SAN MARTIN, California (AP) - The fog finally lifted at the Frys.com Open on Friday and revealed a Tiger Woods that looked vaguely familiar, avoiding the cut and staying in the hunt to chase down leader Paul Casey.
Woods ran off three straight birdies early in his round, survived a rough patch around the turn and kept the stress to a minimum in his round of 3-under 68 that assured he would be around for the weekend.
"I don't like missing cuts, period," Woods said. "If I miss the cut, that means you can't win the tournament on the weekend. I've got a shot at it this weekend."
He still was seven shots behind Casey, who is making a revival of his own.
Casey, at No. 135 on the money list and in danger of losing his PGA Tour card, has been fighting a foot injury since the middle of May. He showed signs of getting better by winning in South Korea last week, and then he got over jet lag in time to post a 7-under 64.
That put him at 8-under 134. Bud Cauley, who turned pro this summer and is trying to avoid having to go to Q-school, had a 66 and was one shot behind. Fog delayed the start of the second round by 2 hours, 20 minutes, meaning it would not finish until Saturday.
Ernie Els, a surprise entry to this Fall Series event, made a steady move up the leaderboard and had an 8-foot birdie putt to tie for the lead on the 16th hole. He missed it and was at 7 under, and will have two holes to play Saturday.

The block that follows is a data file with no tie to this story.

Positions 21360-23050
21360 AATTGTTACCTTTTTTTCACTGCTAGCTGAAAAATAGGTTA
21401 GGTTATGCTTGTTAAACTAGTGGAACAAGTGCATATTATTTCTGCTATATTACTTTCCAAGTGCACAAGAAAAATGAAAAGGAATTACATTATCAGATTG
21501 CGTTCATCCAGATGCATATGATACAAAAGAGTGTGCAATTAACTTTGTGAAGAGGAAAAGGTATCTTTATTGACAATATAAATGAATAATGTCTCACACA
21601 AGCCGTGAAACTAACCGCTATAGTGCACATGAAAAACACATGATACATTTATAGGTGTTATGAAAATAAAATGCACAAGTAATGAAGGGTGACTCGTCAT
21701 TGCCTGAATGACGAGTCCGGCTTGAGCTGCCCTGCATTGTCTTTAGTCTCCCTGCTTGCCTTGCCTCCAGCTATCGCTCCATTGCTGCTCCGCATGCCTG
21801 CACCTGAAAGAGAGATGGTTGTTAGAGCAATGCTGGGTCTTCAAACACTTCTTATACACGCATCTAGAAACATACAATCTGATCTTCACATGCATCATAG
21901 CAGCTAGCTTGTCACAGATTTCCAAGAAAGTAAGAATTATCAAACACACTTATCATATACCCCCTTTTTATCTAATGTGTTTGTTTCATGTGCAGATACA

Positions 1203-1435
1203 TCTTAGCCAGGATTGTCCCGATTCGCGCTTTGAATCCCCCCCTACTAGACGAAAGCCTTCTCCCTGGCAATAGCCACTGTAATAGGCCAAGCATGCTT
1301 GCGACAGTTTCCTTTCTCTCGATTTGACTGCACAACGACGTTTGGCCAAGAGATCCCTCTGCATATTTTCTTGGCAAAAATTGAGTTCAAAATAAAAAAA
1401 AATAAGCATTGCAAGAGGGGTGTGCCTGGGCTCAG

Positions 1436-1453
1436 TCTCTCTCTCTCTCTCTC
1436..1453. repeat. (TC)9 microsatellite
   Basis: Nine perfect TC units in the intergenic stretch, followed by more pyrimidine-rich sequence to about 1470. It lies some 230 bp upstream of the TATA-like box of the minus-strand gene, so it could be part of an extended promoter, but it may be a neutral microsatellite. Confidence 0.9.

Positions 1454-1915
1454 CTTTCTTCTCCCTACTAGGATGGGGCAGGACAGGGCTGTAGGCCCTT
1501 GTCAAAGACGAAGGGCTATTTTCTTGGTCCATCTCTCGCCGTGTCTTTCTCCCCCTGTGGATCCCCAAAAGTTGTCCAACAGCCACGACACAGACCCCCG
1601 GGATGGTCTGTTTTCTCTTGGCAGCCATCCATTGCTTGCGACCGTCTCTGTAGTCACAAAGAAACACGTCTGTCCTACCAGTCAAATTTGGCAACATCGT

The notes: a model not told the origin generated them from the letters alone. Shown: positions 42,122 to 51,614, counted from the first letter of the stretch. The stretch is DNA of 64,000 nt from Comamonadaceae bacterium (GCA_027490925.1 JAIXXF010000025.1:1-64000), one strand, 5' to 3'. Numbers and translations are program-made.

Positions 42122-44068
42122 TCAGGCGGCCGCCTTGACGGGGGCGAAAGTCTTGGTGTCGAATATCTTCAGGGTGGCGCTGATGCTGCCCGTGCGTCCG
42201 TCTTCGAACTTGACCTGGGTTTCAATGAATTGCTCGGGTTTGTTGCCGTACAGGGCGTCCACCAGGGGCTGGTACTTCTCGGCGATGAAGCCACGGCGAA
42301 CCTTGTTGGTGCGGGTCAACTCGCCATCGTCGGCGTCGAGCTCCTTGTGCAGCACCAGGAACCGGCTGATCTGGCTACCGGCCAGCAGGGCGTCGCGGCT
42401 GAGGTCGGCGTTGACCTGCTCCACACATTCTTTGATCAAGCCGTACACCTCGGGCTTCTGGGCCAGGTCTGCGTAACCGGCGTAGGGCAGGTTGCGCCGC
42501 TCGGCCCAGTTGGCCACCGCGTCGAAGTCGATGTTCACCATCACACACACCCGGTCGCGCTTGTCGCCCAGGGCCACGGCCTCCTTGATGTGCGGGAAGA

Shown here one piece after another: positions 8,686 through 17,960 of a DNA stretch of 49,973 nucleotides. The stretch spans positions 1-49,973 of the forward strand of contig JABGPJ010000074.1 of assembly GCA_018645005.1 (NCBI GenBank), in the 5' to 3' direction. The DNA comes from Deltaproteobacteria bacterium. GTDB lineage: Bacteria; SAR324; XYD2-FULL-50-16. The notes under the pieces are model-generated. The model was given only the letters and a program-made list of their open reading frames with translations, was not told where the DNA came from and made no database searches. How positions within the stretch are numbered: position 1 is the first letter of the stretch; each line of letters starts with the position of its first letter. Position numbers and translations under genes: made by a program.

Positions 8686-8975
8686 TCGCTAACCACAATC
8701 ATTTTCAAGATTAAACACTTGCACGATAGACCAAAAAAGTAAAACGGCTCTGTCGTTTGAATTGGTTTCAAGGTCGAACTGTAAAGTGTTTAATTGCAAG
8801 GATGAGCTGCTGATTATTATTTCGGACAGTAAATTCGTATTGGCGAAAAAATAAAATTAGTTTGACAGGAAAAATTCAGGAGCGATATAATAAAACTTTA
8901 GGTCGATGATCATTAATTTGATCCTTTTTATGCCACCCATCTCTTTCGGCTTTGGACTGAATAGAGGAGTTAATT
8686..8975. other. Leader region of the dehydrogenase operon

Woods was so disgusted this his putting after his opening 73 that he went to the practice green in the chill of late afternoon after the first round and rapped 5-foot putts, sometimes using only one hand.
He also put two strips of lead tape on the bottom of his putter, and it seemed to pay off. He holed a 25-foot birdie putt on No. 14 to begin his run of three straight birdies, and all but one of his birdie putts looked to have a chance. He was missing, but not by much.
"I hit one bad putt today, and that was it," Woods said. "Every other putt was on line."
It was the first time since the Masters that Woods made a 36-hole cut, and the first time in two months that he broke par. That reflects the kind of stop-and-start year he has had, missing three months this summer to let injuries to his left leg fully heal, and missing the past seven weeks when he failed to qualify for the FedEx Cup playoffs.
He wasn't the only one who took advantage of benign conditions, and several others did far better, starting with Casey.
The Englishman rolled in birdie putts of 40 feet and 25 feet on the 16th and 17th, before finishing the back nine with a shot into 12 feet on the 18th. He added a pair of birdies on the front nine to put himself atop the leaderboard and raise his hopes going into the weekend.
"To be honest, it's probably the best I've hit the golf ball all year," Casey said.
It's a good time for that to happen. Casey is playing the next two tournaments to meet the minimum requirement of 15 starts. If he doesn't finish among the top 125, he likely would get enough exemptions as a past champion and for being among the top 50 in the world that he wouldn't need to go to Q-school.
His only concern is playing better. The first sign should have been Thursday, when he was still dragging from the flight from South Korea, got to the top of the leaderboard only to lose a few shots at the end of his round for a 70.